Saturday, August 19, 2023

Classic balsa RCM Trainer Junior electric: Build Log and Flight reports

This is my scratch-built electric version of an iconic 1970s i.c. trainer - the Radio Control Modeler magazine (RCM) Trainer Junior. The article on this 52” span model appeared in the June 1974 edition and opened with the remarks: "Another reliable, good flying 60 becomes a reliable, good flying 40. An aerodynamic design that makes for slow, stable flying when you want it but, will loop, roll, spin, fly inverted, or…[sic]."


Designed by Joe Bridi and Don Dewey, the RCM Trainer Junior became the “Trainer 20”, kitted out by Great Planes. As far as I can see, the Great Planes kit version differed in having a split elevator instead of one continuous sheet and framework to hold the wing dowels instead of solid balsa block. Both plans are available from the Outerzone website. These trainer type designs were ubiquitous and became a staple. I suppose the modern equivalent would be foam trainers, like the Durafly Tundra, E-Flite Timber, FMS Kingfisher, Max-Thrust Riot, etc, although of course, they are tail-draggers, as opposed to tricycle undercarriage. 

I was curious to see how an old-timer balsa trainer would compare to the modern stuff. Also, this would be my first tricycle undercarriage RC plane. With photos, I’ll show you the build, the mods I made and describe the first few flights.


Building the RCM Trainer Junior

Rather than messing about with pdf files, I conveniently obtained 2 copies of the 1974 original plan from eBay seller “mrhobby” in Maryland, USA. I left one plan intact, and used the other one. Thanks to mrhobby for continuing to help the modelling community. While I'm at it, thanks to folks at 4-Max UK, DuBro in the USA for very helpful email correspondence, and for some inspiration. I cut the plan into sections to fit on my building board. Adhesives were primarily aliphatic resin (EvoStik exterior), epoxy (Devcon 5min and Araldite precision) e.g. for the fin-fuselage joint, and just a little CA, e.g. thin Zap for Great Planes CA hinges, and on a few bits and pieces where CA made sense.  

Tail Feathers 

The elevator was solid balsa, as per the plan. To try to keep the tail end light, I departed from the plan and constructed a built-up fin, rudder and stabiliser.

You can just see the thin ply ‘biscuit’ brace to strengthen the centre joint. Why did I bother with this? Well, many experienced RC modellers told me that i.c. engine aeroplane designs require lots of nose weight when you convert them to electric, because the i.c. motor and tank are heavy compared to a modern brushless electric motor and LiPo. 


Fuselage construction followed, and my next mods to the plan were to change the second bulkhead to an open frame and add a ply bulkhead for the electric motor ahead of the one for the nosewheel steering mount (DuBro nylon for 5/32” (~4mm) wire).

For access, there is the hatch above. Underneath, I made another hatch out of 1/16” ply, eventually painted white and held on by 4 screws. That needed an egg-shaped cutout to allow for movement of the sprung nosewheel steering arm.

It is important to have the nosewheel steering arm spring centered on the bottom edge of its bulkhead. It's simple physics of moments and indeed, it is shown on the plan. That said, I can't count the number of times I've seen that spring dangling way below a model!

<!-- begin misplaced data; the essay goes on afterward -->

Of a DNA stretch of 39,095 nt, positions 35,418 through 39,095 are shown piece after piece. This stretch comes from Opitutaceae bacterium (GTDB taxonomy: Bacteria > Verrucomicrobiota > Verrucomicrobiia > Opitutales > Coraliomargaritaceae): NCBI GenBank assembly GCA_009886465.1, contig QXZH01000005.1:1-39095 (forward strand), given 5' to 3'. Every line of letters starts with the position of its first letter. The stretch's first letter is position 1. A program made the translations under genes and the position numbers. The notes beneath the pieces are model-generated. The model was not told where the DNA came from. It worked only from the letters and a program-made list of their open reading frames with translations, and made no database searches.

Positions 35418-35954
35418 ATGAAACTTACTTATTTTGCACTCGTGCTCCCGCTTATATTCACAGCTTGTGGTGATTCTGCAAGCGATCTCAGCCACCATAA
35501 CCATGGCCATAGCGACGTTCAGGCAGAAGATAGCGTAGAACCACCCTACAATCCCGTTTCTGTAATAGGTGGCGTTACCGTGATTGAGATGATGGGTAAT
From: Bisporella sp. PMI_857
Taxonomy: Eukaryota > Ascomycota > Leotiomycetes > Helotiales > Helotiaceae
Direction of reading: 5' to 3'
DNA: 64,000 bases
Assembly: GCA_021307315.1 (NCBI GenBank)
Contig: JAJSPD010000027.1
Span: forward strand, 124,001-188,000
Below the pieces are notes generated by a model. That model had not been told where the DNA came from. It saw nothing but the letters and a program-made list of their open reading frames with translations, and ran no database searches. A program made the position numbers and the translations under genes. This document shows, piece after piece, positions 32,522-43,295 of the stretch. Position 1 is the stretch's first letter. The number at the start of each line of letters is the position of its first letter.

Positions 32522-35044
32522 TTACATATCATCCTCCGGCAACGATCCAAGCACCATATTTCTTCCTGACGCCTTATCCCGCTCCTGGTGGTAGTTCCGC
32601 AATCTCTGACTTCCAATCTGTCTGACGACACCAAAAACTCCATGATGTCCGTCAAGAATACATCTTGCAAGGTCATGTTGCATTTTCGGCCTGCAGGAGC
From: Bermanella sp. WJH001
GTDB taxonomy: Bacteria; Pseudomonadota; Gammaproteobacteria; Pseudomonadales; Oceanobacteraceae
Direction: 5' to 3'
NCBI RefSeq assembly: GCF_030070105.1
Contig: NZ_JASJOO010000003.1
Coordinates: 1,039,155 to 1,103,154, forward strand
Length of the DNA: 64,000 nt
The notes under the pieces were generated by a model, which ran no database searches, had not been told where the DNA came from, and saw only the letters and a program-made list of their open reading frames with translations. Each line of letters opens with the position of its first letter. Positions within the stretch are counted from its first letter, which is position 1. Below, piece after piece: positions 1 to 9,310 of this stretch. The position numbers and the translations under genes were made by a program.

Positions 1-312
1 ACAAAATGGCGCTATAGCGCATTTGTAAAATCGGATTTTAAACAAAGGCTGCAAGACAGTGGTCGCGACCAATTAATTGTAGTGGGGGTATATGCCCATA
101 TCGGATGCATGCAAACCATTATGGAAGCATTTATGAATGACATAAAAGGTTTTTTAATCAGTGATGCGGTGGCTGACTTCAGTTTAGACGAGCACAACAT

I used the pinhole method to make templates: hold the plan over a piece of card, use a pin to prick holes around the desired outline, e.g. the wing rib, then join the dots on the card, and cut out a template. I ended up using thinner ribs outboard and thicker ones inboard, just because my balsa sheet stock was limited.


Spars were 6mm bass wood, rather than balsa. Another departure from the plan was to angle slightly the thick innermost ribs on each wing half and then sand them for the dihedral joint. To me, this was easier than the additional wedge shaped centre rib and dowels shown in the plan.

To glue on the LE and TE, I used this technique with pole elastic and clothes pegs. It worked very well.

Similarly for the pine blocks in the middle and pins for the tips.

As you can see, I also made wing servo mounts, for individual wing servos. I think this is more modern and easier than the torque rod single servo setup.

It means short control rods externally, but that itself is useful when it comes to setup and adjustment. Further, it gives me the option of programming differential or flaperon.

The plan specifies wing dihedral as 1 ¼” (32mm) under each tip rib. When joining the wings, I reduced this to 20mm and added short ply braces across the central joint. Generally, I had kept an eye on the weight of each wing half as I built it and chose materials to keep them balanced. This was very useful because at the end all I had to do was adjust my choice of sheeting balsa to even out the lateral wing balance - no balancing weights were required! As per the plan, after sheeting, I applied glass cloth over the centre joint.  


In addition to the wire sprung nosewheel described above, I made the undercarriage legs out of aluminium sheet and longer than the plan, as I needed clearance for a 12” prop that suited the recommended electric motor (advice from 4-Max). Since it is not “Dural” and therefore prone to bending, I decided to also add suspension: a central binding eyelet, springs and wire connecting rods. 

Servo Mounts and Connections

I added the rudder snake outer at this stage, but here I made a mistake: I built all the fuselage servo mountings at this point - Rudder (snake), Elevator (pushrod) and Nosewheel (pushrod). This eagerness bit me later on, as I’ll explain below in the sections CG and Balancing, and Radio Installation. 


The obligatory naked model photo:

For the Oracover covering scheme, I deliberated for quite a while. My aims were to show off the framework in the tail feathers and wing, aid in visibility - distinguish underside from top and model heading forwards or backwards - and to look nice!